The presence of the short-chain fatty acids that are formed by probiotics are beneficial to the cells which line the colon. They serve as a source of nutrients to these cells. By providing these cells with the right nutrients, these short-chain fatty acids formed by probiotics strengthen the gut barrier which protects the gut from harmful substances. In addition to this, they greatly reduce the likelihood of cancers and inflammations.

What is the Effect of Food on the Gut Microbiota?

There are certain factors that affect the balance between good and bad bacteria in the gut. One of these factors is food. A simple example of this is meals that are rich in fat and sugar have a negative influence on the bacteria in the gut. When this happens harmful species have the opportunity to grow. If you make it a habit to constantly feed harmful bacteria that live in the gut, then, you will be empowering them to grow rapidly and there will not be good bacteria in the right amount to prevent their growth and activities. In addition to causing general harm to your body. The imbalance between bad bacteria and good bacteria might cause the body to absorb more calories than it would if the gut had a better balance of good and bad bacteria.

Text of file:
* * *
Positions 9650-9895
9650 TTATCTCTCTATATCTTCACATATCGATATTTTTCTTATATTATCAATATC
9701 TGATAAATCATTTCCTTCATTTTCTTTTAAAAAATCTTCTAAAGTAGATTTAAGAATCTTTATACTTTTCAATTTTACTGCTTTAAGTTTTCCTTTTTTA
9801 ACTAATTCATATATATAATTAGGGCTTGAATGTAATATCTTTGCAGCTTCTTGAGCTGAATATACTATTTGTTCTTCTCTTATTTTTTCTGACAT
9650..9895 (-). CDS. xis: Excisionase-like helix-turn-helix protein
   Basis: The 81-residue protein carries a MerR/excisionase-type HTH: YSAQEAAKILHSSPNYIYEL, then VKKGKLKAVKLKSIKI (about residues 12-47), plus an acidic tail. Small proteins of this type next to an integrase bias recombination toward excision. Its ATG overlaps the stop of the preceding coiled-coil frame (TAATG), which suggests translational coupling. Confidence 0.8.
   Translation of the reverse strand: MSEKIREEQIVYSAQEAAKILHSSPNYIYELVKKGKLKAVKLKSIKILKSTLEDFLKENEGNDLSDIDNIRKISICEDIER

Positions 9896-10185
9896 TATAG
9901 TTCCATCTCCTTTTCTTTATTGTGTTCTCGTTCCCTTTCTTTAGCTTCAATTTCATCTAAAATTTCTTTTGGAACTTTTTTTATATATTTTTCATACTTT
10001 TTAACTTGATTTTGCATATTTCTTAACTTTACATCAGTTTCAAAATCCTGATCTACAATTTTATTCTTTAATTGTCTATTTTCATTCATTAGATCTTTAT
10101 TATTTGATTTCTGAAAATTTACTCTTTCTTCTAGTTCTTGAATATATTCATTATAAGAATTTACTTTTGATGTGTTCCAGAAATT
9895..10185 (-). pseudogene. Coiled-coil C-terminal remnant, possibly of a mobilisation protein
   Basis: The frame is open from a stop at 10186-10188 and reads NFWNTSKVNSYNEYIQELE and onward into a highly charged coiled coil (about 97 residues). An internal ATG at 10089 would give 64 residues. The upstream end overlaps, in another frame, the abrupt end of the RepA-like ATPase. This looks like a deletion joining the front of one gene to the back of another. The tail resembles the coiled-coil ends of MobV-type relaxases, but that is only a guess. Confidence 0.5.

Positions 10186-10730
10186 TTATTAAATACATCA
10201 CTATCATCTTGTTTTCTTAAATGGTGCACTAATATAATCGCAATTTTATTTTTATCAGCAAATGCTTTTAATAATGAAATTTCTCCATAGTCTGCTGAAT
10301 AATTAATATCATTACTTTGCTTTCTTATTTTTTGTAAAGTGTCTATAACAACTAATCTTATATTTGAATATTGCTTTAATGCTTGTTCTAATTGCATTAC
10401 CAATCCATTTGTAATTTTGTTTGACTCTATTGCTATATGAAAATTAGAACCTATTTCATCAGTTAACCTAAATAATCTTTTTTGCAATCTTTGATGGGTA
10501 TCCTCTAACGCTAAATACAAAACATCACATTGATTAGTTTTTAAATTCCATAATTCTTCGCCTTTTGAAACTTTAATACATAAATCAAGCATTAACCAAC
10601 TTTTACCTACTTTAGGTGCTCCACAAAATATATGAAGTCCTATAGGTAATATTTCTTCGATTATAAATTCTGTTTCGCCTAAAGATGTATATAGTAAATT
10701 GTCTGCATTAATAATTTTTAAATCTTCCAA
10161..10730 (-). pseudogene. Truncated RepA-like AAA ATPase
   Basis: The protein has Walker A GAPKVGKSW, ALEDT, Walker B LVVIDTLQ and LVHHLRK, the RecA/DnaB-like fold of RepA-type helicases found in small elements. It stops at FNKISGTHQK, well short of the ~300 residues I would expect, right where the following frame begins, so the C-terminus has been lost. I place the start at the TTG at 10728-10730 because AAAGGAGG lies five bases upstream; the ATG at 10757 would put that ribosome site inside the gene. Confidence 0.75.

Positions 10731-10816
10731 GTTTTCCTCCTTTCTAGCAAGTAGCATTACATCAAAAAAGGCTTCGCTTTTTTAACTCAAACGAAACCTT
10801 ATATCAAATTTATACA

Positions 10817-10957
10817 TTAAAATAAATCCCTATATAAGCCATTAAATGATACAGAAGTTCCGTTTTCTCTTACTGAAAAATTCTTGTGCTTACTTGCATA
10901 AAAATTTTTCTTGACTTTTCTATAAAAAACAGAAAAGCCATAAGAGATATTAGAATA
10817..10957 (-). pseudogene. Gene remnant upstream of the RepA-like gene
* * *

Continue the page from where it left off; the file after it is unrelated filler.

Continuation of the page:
Furthermore, when foods are treated with pesticides, they could have a negative effect on the balance between good bacteria and bad bacteria in the gut. While this is generally believed to be true, it is not yet confirmed. Lots of studies are being carried out to ascertain the influence of foods treated with pesticides on the gut.

According to a series of researches, when antibiotics are taken, they could lead to a complete change in some type of bacteria. While this change does not always occur, they are very pronounced in children and adolescents.

What Foods Provide the Body with Prebiotics?

Prebiotics are not probiotics. However, they are just as important as probiotics. This is because probiotics need them to survive. The implication of this is you will have to discover ways to get prebiotics if you must have the right balance of good and bad bacteria in your gut.